Redefining the Healthy Firefighter, Part 1

By Jon Hofman

The topic of health and wellness in the fire service has been growing over the years. This can be attributed to a number of factors such as workers compensation, absenteeism, injury reduction, and improved firefighter fitness to decrease adverse health risks/events; all are positives in helping our greatest resource—the firefighter. However, it does also open the door to a lot of problems if this subject is not properly addressed. For example, the two most asked questions I often get it are “What is your policy?” and “What is your fitness standard that establishes them fit for duty?” Both questions are excellent, but often they are not that easy to answer.

You may think that these questions are easy to answer, but over the past nine years, I have come to realize that there are multiple factors to consider when identifying the minimal fitness needs of firefighters. For example, you need to understand the rights of the firefighter, you need to have union approval, and you need to establish what you gain by implementing a health and wellness program; these are just a few of the things that you need to answer; however, and most important, you need to define what a healthy firefighter is, or rather, what it means to be “fit for duty.”

I have come across many different definitions of “fit for duty” or “health and wellness policy,” but none of them actually satisfy me because they do not account for differences in physical demands and personnel composition across departments. There are a number of resources available to help develop these items, but they too are too vague. The idea of “mandatory” and “non-punitive” never made sense to me, either; how do you make people do something without having an action occur? According the recommendations of the International Association of Fire Fighters/International Association of Fire Chiefs’ Wellness Fitness Initiative, a firefighter should have a maximal oxygen consumption (VO2max) score of 42 ml·kg-1·min-1 for aerobic fitness. But what if he has an aerobic capacity of 30 ml·kg-1·min-1? Is he considered unfit for duty? Do we just leave it to him to correct it? Do we force him to correct it? Do we leave it alone? Is it a valid means of stating they are fit for duty? My point is, either way you look at it, the senior administration, the local union, or district and city officials need to make a decision, whether it is good, bad, or indifferent.

What about body mass index (BMI)? We know—based off research—that BMI is a good predictor of injury and a possible screening tool, but that does not mean a firefighter has a good BMI, he is fit for duty. How do I know a firefighter who has a high BMI and is out of shape can’t do the job? I know plenty of firefighters who are overweight and never exercise and do the job very well. Contrary to that, I also know a lot of firefighters who eat well and exercise all the time, but they are not very good firefighters. So, it is not fair to look at BMI, body composition, or any other isolated area/test of fitness to determine physical condition.

So, what about specific tasks aimed at firefighting? Again, this is not really a good indicator of being fit for duty. Why? Some departments have used the star drill to assess their firefighters’ levels of fitness. Yes, it is difficult and firefighter-specific, but has it been validated by science? Will it hold up in court if challenged by a member of the department? What if you found someone who struggled with it? Is it because of a lack of training, a lack of fitness, or not being familiar with the test? If an overweight firefighter who everyone knows is out of shape and struggles with the star drill, the administration deem him unfit for duty and suspend him without pay. This opens a “Pandora’s Box” for lawsuits as well as a number of other issues. In addition, will it protect them from having a heart attack?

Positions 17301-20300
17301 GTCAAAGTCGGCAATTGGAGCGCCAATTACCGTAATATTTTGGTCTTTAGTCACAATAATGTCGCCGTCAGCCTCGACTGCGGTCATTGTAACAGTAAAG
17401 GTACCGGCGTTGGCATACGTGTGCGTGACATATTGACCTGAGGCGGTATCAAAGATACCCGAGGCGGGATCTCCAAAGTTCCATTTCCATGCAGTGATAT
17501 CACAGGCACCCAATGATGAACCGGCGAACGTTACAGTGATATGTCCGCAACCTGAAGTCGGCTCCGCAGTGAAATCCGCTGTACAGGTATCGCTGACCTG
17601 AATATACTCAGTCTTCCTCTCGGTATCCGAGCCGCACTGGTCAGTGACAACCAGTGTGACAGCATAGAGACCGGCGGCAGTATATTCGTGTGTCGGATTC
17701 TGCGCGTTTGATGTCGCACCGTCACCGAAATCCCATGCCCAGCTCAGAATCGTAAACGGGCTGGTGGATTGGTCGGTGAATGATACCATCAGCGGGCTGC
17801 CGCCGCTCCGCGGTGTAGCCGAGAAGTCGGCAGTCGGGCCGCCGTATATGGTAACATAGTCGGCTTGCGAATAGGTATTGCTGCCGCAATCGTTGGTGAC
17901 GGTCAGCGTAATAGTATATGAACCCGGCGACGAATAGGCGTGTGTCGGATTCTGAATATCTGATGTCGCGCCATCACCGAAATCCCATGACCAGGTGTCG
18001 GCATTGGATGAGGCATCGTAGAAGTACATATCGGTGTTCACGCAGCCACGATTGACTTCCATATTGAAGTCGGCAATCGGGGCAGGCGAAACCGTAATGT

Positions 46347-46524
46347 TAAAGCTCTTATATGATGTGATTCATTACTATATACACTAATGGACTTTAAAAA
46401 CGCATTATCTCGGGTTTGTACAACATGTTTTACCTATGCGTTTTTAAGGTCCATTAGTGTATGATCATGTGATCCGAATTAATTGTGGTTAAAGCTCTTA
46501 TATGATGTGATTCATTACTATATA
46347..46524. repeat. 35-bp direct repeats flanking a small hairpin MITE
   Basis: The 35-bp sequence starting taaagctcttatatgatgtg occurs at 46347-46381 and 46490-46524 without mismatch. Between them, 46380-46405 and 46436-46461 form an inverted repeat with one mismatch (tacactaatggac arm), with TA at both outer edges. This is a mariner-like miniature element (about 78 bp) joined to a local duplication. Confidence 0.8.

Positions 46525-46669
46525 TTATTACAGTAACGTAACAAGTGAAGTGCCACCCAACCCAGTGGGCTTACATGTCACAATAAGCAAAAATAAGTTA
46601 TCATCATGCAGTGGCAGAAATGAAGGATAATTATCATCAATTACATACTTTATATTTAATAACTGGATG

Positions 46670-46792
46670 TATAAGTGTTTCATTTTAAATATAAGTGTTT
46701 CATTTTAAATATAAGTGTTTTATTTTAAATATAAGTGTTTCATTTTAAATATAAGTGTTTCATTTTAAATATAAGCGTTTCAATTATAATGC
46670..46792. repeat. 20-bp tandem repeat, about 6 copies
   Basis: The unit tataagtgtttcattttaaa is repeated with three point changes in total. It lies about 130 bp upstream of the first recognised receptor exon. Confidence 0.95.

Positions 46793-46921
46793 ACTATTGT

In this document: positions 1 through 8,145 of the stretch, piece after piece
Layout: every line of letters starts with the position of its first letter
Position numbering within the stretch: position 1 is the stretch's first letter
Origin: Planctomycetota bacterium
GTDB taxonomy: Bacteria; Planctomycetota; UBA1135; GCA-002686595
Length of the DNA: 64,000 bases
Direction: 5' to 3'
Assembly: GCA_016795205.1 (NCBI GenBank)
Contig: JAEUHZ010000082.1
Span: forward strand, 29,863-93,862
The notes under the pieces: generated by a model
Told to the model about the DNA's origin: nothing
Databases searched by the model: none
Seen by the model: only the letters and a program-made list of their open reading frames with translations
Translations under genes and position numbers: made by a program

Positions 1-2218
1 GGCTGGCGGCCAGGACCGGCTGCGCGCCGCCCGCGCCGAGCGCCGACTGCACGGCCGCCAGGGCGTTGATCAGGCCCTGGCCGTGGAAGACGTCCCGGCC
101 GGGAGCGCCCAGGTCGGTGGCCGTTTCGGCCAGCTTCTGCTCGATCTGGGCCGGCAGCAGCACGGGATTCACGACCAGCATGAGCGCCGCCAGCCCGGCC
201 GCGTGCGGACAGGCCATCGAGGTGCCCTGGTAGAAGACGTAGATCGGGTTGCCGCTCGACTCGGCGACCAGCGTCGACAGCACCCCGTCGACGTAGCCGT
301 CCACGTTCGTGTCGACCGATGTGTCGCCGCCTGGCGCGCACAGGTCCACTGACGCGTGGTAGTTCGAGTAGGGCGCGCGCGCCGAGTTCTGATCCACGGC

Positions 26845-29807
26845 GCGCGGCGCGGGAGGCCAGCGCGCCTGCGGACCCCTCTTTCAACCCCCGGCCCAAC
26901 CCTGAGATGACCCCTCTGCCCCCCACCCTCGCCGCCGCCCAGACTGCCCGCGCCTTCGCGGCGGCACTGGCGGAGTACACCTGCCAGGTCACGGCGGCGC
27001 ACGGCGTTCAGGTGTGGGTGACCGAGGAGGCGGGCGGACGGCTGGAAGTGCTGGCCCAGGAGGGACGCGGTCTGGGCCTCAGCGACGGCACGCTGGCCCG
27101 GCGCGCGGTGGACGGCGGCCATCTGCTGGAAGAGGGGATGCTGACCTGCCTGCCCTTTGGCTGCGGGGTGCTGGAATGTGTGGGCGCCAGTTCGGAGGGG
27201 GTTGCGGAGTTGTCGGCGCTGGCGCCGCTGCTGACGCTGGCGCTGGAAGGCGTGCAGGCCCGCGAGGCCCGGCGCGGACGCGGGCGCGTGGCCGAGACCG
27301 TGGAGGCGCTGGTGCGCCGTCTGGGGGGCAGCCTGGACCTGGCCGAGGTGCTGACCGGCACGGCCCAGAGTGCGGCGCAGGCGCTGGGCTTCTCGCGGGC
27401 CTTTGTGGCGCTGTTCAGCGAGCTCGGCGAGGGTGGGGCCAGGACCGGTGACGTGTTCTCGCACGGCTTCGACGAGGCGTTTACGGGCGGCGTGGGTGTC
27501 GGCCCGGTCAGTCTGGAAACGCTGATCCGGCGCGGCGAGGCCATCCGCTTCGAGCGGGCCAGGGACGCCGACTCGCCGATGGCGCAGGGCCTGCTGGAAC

No matter how you look at it, the word “standard” or the minimal requirement related to firefighting tasks often worries me. The notion of having a policy that is “mandatory, non-punitive” is an oxymoron and makes no sense. So, what do we do? First, because there is no definition that states “this is considered fit for duty” it has to be negotiated by all parties involved. It is important that both the department and the union negotiate and come to understand what would be deemed fit for duty for their departments. Remember, not every department is the same, so it needs to be open to discussion. Second, it is the union’s responsibility to protect its members, and it is the department’s job to look after the department as a whole. Both usually want to protect the firefighter, but they usually come at it in different directions.

There will be those who read this and think I am crazy. Take the firefighter who has 10-percent body fat, can run 1½ miles in eight minutes, and do every crazy workout known to man; he will typically say “it is my responsibility to be in shape to do the job.” Then, there will be those who are morbidly obese and unhealthy and will say “What does a 1½-mile run have to do with pulling hose?” They are both wrong and right.

It is my job to help the firefighter, which means I need to understand both sides. Over the years, I have come to understand that there is no finite body type or specific body that makes a healthy firefighter. Again, I have seen the young, strong, and healthy firefighter get hurt much easily on the fireground when compared to the older, more robust firefighter. But, I have also seen the older, more experienced, and out-of-shape firefighters have heart problems off the fireground.

As you can see, this is not so simple. Yet, I listen and learn from my firefighters as much as they do from me, and I have to develop my own definition of what it means to be fit for duty; not just physically fit to do physical tasks, but also to cope physiologically with the job-related mental and emotional stress.

How did I develop this concept? I first asked, “What are we really trying to achieve?” Do six-pack abs define a healthy firefighter, or is it longevity (on and after the job)? Then, I started applying science and experience. Second, I listed the questions to the answers I did not know, and I do my best to answer them. Finally, I take into account all the firefighters (from the morbidly obese to excellent shape), the union, and senior administration and develop an idea of balance.